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Bruins lose to Avalanche on last-second goal

The Avalanche’s Daniel Briere beat Bruins goaltender Niklas Svedberg for the game-winner with less than a second to go on Monday.Jessica Rinaldi/Globe Staff/Globe Staff

With the seconds ticking down toward overtime — and the crowd assuming more hockey was in its future — a rather diminutive figure positioned himself just outside the crease. Daniel Briere stood as the puck found him, as he maneuvered around Niklas Svedberg, as he found a home for the puck and a win for the Avalanche in the back of the Bruins net.

There were 0.5 seconds on the clock.

“They kept that puck in and you never know what can happen,” Colorado coach Patrick Roy said after his team’s 2-1 win Monday at TD Garden. “Less than 10-15 seconds when they start buzzing in their end and 0.5 seconds is sometimes all you need.”


The Bruins were scrambling in that final minute, hoping to make it as far as the extra session, with Svedberg doing his best to get them there. The Avalanche had fired the puck on net but been stymied. Until they weren’t.

“I didn’t see the guy behind me, so I just got too high,” defenseman Matt Bartkowski said. “They get a shot through and what happens, happens. You see what happens. But I should have been lower there.”

Said defenseman Dennis Seidenberg, who was also on the ice, “Everybody has their task and their position and [should] be with their guy. It was just a scrambly play and blown coverage and they scored.”

The goal — Colorado’s second of the game, after being shut out in its first two games of the season — sent the Bruins to a 1-3-0 start in a season that they expect to last deep in the playoffs. It was their third consecutive loss in regulation, something they didn’t do all of last season.

“I think the mistakes we’re making now, a lot of them end up in the back of our net,” coach Claude Julien said. “So it’s not the amount, it’s the types of mistakes that we’re making that’s got to be better. Like on that last goal, there’s no time left, you can’t lose track of somebody behind you. And we did. So it’s in our net.”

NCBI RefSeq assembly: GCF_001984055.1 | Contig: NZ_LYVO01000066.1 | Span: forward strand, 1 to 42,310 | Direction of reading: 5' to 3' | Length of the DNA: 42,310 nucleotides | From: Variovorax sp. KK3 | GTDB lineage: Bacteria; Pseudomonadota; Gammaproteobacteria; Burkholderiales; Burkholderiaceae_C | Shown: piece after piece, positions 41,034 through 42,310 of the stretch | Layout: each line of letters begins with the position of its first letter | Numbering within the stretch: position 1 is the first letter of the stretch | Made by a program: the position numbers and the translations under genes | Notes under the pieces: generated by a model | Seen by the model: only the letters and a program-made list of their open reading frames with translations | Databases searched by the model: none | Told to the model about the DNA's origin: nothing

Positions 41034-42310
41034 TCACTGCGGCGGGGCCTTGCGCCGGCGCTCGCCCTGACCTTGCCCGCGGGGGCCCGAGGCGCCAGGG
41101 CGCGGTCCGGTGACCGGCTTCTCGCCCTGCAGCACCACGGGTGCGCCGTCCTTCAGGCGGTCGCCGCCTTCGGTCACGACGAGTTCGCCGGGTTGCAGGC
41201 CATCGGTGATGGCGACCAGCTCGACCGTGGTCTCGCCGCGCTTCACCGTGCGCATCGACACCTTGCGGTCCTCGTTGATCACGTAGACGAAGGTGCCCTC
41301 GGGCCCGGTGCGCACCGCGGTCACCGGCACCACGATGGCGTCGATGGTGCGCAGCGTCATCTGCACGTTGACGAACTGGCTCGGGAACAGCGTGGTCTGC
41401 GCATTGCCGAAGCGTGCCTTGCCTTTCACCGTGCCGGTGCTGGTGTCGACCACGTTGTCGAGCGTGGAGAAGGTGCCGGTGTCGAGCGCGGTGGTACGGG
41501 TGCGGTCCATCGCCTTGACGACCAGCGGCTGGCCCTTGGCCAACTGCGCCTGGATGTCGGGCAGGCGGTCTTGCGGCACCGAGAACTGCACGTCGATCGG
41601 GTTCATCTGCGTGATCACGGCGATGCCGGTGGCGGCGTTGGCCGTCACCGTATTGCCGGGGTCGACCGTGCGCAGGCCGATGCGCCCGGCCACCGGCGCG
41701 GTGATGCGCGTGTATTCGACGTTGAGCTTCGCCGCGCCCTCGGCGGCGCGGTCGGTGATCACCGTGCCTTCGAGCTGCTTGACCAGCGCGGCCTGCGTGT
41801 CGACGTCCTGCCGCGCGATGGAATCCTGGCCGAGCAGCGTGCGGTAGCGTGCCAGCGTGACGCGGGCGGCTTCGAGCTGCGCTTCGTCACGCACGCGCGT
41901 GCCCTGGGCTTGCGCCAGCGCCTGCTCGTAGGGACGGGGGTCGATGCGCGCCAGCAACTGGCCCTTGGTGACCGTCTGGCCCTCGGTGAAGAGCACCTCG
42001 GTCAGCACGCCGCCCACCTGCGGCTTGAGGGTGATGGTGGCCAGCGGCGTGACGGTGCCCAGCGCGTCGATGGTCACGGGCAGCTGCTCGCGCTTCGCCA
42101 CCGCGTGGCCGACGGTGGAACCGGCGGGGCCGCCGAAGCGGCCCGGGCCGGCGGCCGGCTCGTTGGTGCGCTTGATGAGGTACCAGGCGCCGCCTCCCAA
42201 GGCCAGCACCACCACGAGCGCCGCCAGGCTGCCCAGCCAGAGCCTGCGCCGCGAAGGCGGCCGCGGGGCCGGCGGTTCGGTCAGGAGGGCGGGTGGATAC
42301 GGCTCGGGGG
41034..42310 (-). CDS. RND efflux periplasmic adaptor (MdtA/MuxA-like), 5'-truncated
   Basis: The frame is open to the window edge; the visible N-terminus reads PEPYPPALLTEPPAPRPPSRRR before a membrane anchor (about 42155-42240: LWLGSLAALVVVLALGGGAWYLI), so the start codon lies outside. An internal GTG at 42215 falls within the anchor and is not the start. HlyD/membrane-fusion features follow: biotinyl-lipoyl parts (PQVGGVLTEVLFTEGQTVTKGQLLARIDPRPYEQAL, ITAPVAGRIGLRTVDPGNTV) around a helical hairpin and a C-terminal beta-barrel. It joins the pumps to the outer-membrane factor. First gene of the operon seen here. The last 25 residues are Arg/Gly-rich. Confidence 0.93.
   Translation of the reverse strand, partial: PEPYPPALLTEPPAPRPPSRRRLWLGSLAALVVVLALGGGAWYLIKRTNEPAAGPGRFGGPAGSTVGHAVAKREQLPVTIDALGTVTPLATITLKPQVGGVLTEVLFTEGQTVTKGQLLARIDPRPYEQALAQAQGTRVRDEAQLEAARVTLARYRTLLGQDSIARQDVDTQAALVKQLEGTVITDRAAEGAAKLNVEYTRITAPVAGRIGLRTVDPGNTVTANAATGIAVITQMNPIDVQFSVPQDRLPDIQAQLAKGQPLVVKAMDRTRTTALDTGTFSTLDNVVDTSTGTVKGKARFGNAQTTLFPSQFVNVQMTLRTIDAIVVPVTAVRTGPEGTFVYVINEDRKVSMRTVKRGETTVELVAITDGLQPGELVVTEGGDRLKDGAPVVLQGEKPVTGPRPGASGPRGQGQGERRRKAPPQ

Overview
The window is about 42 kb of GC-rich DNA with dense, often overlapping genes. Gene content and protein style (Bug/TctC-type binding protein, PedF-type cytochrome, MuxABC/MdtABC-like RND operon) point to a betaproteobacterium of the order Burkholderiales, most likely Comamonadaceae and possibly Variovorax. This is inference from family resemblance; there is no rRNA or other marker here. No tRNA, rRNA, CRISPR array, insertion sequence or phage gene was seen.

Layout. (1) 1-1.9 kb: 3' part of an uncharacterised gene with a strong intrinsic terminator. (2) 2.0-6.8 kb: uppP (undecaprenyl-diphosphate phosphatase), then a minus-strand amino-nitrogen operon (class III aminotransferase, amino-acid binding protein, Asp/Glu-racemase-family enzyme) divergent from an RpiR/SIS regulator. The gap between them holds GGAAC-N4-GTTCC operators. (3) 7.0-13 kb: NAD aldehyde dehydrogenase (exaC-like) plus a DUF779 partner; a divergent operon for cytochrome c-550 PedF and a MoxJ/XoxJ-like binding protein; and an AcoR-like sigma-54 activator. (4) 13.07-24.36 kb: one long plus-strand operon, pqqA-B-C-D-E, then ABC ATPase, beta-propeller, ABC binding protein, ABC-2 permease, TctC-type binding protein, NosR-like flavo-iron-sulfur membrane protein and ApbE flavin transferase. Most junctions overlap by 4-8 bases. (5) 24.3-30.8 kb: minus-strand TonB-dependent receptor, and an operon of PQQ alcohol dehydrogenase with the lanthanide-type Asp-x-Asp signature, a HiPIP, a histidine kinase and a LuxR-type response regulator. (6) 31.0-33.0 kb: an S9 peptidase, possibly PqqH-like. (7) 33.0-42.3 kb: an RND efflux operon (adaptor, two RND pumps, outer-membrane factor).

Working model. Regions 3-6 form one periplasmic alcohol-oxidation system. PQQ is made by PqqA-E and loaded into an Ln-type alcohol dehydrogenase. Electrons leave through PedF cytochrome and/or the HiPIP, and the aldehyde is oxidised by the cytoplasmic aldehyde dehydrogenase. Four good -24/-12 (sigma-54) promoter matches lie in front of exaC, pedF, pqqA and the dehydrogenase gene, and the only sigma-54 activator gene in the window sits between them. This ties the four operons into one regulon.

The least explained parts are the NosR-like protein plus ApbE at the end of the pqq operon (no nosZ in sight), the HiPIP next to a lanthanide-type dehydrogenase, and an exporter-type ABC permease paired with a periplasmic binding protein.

It was, in the end, a better game for Boston. With the return of David Krejci, Julien had more skill to work with in the offensive end and more depth to his four lines. The Bruins had more quality scoring chances, especially in the third period, and more consistency.

So the Bruins did their best to take the positives that they could out of the game, to regard it as a step forward for a team currently foundering. Still, Julien called it “a bitter pill to swallow right now.” Because no matter how much better the team was, it didn’t get a win.

“I think it’s a matter of confidence right now,” Seidenberg said. “It’s just us believing in ourselves that we can win hockey games. Right now we’re gripping our sticks a little tight. It’s not the way we want to start, but I think we played a good game today. We have to take that positive out of it and build on that.”

Colorado had struck first, helped by a soft goal allowed by Svedberg at 3:28 of the second period. Jamie McGinn’s shot slipped in, with Svedberg unable to seal the post.

The Avalanche nearly had scored again, too, with what would have been the tiebreaker coming at 7:13 of the third period. An official had signaled that the goal was good. But after a consultation, officials changed the ruling on the ice, believing that the puck had been deflected into the goal with a high stick. Video review was inconclusive, so the decision on the ice stood.


Before the disallowed goal, the Bruins tied the score on the power play — not exactly an area of strength this season — at 7:50 of the second. Reilly Smith had the initial shot on net, with Carl Soderberg getting the rebound and passing to Loui Eriksson, who waited just long enough for goalie Reto Berra to move his pads enough to sneak the puck in the net.

It was the only time they’d finish on their chances all game.

“There’s no doubt we need better finish,” Julien said. “But we just played a team on the other side that’s got a ton of it and they’ve scored two goals in three games. So it’s not necessarily unique, but at the same time I think it’s early in the season and we’ve got to find our game.

“Right now, a lot of guys are forcing things. That could be because of the situation we’re in. We’ve got to stop forcing things and make them happen. I thought we had better net-front presence this afternoon. I thought our guys did a better job of that. But the finish, whether it’s around the net or on our opportunities, has to get better.”


The team, after all, has scored just four goals in four games. That’s a difficult way to win in the NHL.

“We’ve got to capitalize on our opportunities,” winger Brad Marchand said. “It seems like, right now, we’re a step behind or our passes just aren’t clicking right now. If we want to compete and be a good team in this league, we have to find a way to keep up the play, make plays, and score goals.

“Right now, one goal a game is definitely not going to cut it.”

Amalie Benjamin can be reached at abenjamin@globe.com. Follow her on Twitter @amaliebenjamin.